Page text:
KU CReSIS graduate student presents ultra wide-band poster at science symposium in Quebec City

News

By Vicky Diaz-Camacho
Summer 2014

KU CReSIS graduate student presents ultra wide-band poster at science symposium in Quebec City

(ABOVE) The view of Quebec City from Calen Carabajal's hotel window, where he presented at the geoscience symposium. | Credit: Courtesy of Carabajal

This summer, the IEEE Geoscience and Remote Sensing Society joined the Canadian Remote Sensing Society in Québec City for their 35th annual Canadian Symposium on Remote Sensing (CRS) and the 2014 International Geoscience and Remote Sensing Symposium (IGARSS). IGARSS is an annual, international symposium that hosts geoscientists and radar engineers for several days of sessions and tutorials.

Calen Carabajal, a second year KU CReSIS graduate student, attended to present on the CReSIS ultra-wideband radar system that deployed in Antarctica last winter.

“As I walked around, I managed to chat with about half a dozen other presenters about their work,” Carabajal said. “I tended to speak with people whose work was radar-related, as that is my area of study.”

His poster was an overview of the radar as a whole and its subsystems, including amplifier modules, which he helped build during early Fall 2013. The poster presentation spanned over 2 hours, and the UWB poster was one of roughly 100 or so total posters presented at the time.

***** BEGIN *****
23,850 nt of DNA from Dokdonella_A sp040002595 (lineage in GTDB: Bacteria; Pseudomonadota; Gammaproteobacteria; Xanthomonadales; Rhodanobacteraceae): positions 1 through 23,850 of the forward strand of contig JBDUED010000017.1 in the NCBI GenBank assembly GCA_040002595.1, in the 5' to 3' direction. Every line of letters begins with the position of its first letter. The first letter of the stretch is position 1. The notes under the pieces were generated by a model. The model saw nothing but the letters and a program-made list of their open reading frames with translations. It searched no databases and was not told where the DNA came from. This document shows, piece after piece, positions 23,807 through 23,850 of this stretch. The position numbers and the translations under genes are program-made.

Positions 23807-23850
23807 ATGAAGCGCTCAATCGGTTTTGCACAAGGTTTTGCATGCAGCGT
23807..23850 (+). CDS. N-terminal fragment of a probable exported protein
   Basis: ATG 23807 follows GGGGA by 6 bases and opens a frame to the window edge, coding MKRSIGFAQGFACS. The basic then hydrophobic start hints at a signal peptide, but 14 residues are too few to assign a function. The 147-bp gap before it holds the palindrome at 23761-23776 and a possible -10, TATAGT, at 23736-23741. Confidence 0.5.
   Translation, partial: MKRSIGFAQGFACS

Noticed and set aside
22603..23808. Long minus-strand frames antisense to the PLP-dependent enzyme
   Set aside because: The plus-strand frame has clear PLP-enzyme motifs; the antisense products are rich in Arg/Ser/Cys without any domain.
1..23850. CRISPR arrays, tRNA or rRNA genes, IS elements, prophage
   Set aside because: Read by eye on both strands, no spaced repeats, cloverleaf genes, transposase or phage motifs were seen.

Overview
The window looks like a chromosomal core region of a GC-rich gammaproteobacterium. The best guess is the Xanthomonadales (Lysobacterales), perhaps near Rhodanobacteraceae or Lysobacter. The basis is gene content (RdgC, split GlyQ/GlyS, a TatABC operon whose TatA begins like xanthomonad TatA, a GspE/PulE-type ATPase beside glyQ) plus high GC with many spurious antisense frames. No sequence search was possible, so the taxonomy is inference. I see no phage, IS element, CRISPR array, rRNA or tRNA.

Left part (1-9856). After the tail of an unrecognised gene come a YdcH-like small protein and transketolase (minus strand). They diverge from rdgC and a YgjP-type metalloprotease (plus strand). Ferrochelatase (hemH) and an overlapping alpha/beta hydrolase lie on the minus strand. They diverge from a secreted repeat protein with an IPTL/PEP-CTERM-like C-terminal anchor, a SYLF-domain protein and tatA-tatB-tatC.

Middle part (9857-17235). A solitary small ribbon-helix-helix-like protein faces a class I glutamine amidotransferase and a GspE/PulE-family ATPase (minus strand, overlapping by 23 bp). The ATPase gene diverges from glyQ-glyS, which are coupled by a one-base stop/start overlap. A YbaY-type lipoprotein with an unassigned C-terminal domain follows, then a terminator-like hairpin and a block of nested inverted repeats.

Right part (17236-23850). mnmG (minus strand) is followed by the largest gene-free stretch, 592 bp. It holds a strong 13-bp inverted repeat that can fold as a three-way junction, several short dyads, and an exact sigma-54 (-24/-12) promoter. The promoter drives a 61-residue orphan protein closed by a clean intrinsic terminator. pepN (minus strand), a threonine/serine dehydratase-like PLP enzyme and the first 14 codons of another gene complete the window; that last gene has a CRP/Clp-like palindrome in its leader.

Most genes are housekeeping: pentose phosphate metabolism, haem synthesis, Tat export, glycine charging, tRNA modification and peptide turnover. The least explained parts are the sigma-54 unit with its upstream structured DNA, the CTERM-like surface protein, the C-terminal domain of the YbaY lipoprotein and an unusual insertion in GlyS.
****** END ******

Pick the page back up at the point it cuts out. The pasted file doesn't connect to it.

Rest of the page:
(LEFT) The annual IGARRS event hosts geoscientists and radar engineers for several days of sessions and tutorials. | Credit: Courtesy of Carabajal

Carabajal began his undergraduate academic career at the University of Kansas and continued into graduate school. He said electrical engineering piqued his interest because he was certain he enjoyed sound engineering and acoustics. Today, he studies radio frequency engineering and radar engineering. At work, Carabajal designs and builds radio frequency hardware for CReSIS.

“After my first semester, I realized 'wait a minute... I actually really like this stuff!' Because of KU's history and current developments with remote sensing and radar, alongside the number of professors who work in that area, I found myself interested in working toward this specialty late into my undergrad,” he said.

Carabajal worked with CReSIS in his first semester of graduate school, and two years later, his work on the Center’s systems has caught the attention of the researchers at IGARSS.

“We work hard to make our radars the best we possibly can, so we can provide solid data to the rest of the remote sensing community,” he said. “This was something that attending IGARSS opened my eyes to, firsthand; over the course of my presentation, I was approached by many scientists and researchers who were excited to see what we were up to and hear about the new system.”

Currently, he is on a four-week deployment in Punta Arenas, Chile, operating the same radar he operated on the MCoRDS last spring. This semester, he is operating on a NASA DC-8.

“Through meeting other researchers in person, I realized just how important our final product is everyone,” he said. “[And] CReSIS has provided me with a huge amount of practical experience when it comes to radio frequency hardware. It's given me a great deal of confidence in my abilities -- both hands-on and mental -- to design and build electronics.”